Overall Rating: ⭐️⭐️⭐️⭐️
I know that I have promoted for Stacey Lynn before, but prior to 28 Dates, her newest book, I hadn’t read her books. I am always looking for new authors. I simply love romance books, and finding new books by new authors makes my week, especially if I enjoy their voice.
28 Dates is the story of Jonas and Caitlin. From the outset, we understand that Caitlin and Jonas have a “friends with benefits” relationship. They have engaged in this type of relationship for a couple of years, and, seemingly, it has satisfied both of them. Until it doesn’t. Jonas asks for a date, and Caitlin pulls back, not wanting any further commitment. This devastates both of them, and they choose to be strictly friends, albeit strained ones.
Enter Trey, Caitlin’s friend. He is a guru app developer who creates an app that seeks to pair people in relationships, not one-night “hook-ups.” Caitlin is Trey’s personal assistant and business support, and as it has been several months since ending her FWB relationship with Jonas, Trey asks her to test the app for him. While her opinion hasn’t changed about relationships, she is still a little broken about Jonas, so she agrees to help Trey. Unbeknownst to Caitlin, Jonas too cannot move beyond his time with Caitlin. While he attempted to date someone else, he cannot forget Caitlin to move on; she is his standard. When he finds out about Caitlin’s agreement withTrey, Jonas asks Trey to be included in her app experience, as a way to win her back. Will Jonas finally get his girl? Will Caitlin accept him on a second chance? Or will she find love with someone else on one of her dates?
There are many, many aspects of 28 Dates that I loved.
Jonas. Holy hotness and sweetness! He is that “every guy” kind of hero who lives for the heroine. In this case, his entire being wants Caitlin. She is the problem; he isn’t. He wants to give her the world; he wants to protect her from it; and he wants real commitment. He is the main reason why I didn’t want to stop reading this story.
“…The fire in my vision spreads to my limbs. To the inner need inside of me to want to love her. This guy would die at my own hands if I ever saw him or met him in person and I would have not one f’ing regret.”
Caitlin’s friends. For all of his singular focus, Trey protects Caitlin and provides for her when she cannot see “the forest through the trees.” Yes, she makes his life easier, but he anticipates her needs before she realizes it. This is also the case with Corbin and Teagan (Caitlin’s other best friends), although we don’t really hear from Corbin in this story. Trey is her security blanket and potential savior before Jonas takes that place.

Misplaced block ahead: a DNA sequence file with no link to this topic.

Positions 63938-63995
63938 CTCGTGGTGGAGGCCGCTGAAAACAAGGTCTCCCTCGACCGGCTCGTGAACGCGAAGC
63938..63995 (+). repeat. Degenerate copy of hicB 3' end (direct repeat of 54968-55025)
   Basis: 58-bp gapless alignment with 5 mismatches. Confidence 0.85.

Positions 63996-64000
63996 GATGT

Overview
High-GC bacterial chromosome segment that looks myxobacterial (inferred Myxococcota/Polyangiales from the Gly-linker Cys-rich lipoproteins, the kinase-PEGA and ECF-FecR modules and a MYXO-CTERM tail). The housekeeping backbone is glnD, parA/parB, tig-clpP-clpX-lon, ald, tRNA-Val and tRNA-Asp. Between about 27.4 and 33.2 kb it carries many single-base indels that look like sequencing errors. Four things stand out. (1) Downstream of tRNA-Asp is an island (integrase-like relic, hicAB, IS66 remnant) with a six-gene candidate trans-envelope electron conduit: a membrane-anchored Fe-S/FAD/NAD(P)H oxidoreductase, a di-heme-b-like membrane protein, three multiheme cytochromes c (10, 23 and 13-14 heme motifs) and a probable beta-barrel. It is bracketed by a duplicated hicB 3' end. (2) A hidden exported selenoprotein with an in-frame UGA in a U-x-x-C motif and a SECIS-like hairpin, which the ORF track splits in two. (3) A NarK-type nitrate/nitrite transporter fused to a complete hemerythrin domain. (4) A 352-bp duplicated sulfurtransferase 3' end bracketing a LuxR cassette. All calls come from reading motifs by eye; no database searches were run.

The Friends-to-Lover’s trope. I know some readers aren’t fans of this particular trope because it seems that people are either lovers or friends. Why would that change? However, Lynn presents this trope in a way that doesn’t make it strange as Jonas and Caitlin aren’t life-long friends. They are engaged in an evolved “friends with benefits” relationship. It makes sense that Jonas wants more after spending two years committed to Caitlin. He isn’t unreasonable in wanting more, so this trope works within this story.
This leads me to my issues with the story:
Caitlin. Trust me when I say that I love a woman who knows her own mind. When a heroine makes the best choices for herself, I respect it, and I recognize we need it in romances. However, Caitlin isn’t self-reflective enough for the first ¾ of the story to recognize her issues, her reasons for forgoing relationships. Everyone around her recognizes it, but she lacks that self-knowledge. And it’s frustrating. I found her thinking redundant. After breaking Jonas’s heart and her own, it takes her must of the story PLUS several horrible dates to act upon her feelings with Jonas. I understand this is a romance, and we need to develop angst. However, it felt repetitive to the story for her to be “in the dark” about her past reflecting on her choices in the present and future. It didn’t make me a fan of hers.
Caitlin’s Past. This was the biggest issue I had with the story. We needed more understanding of Caitlin’s past. We gained a bit of it when Trey talks with Jonas, but it is largely undeveloped. An exchange with her parents or some other similar scene would have made us better understand Caitlin’s choices. Instead, the gravity of her past doesn’t weigh in heavily on her present. I wanted to feel her pain, be dug in with her on her reasons for forgoing relationships. But I didn’t fully believe her because I didn’t feel the issues as they weren’t developed enough for me.
Overall, I enjoyed reading 28 Dates by Stacey Lynn. I think it represents the current online dating culture well, and it shows us the need for our relationships to be conducted face-to-face. We can be “catfished” or stalked or turned off by people who hide behind a screen. As this story shows us, the best way to find love is right in front of you.
“It saddens me she doesn’t always realize she’s special and deserving of this and so much more. Thank God I have years to teach her. ‘You’re worth any cost.’ To my bottom line, to my profit margin, to my heart and soul. She’s worth risking everything for.”
In love and romance,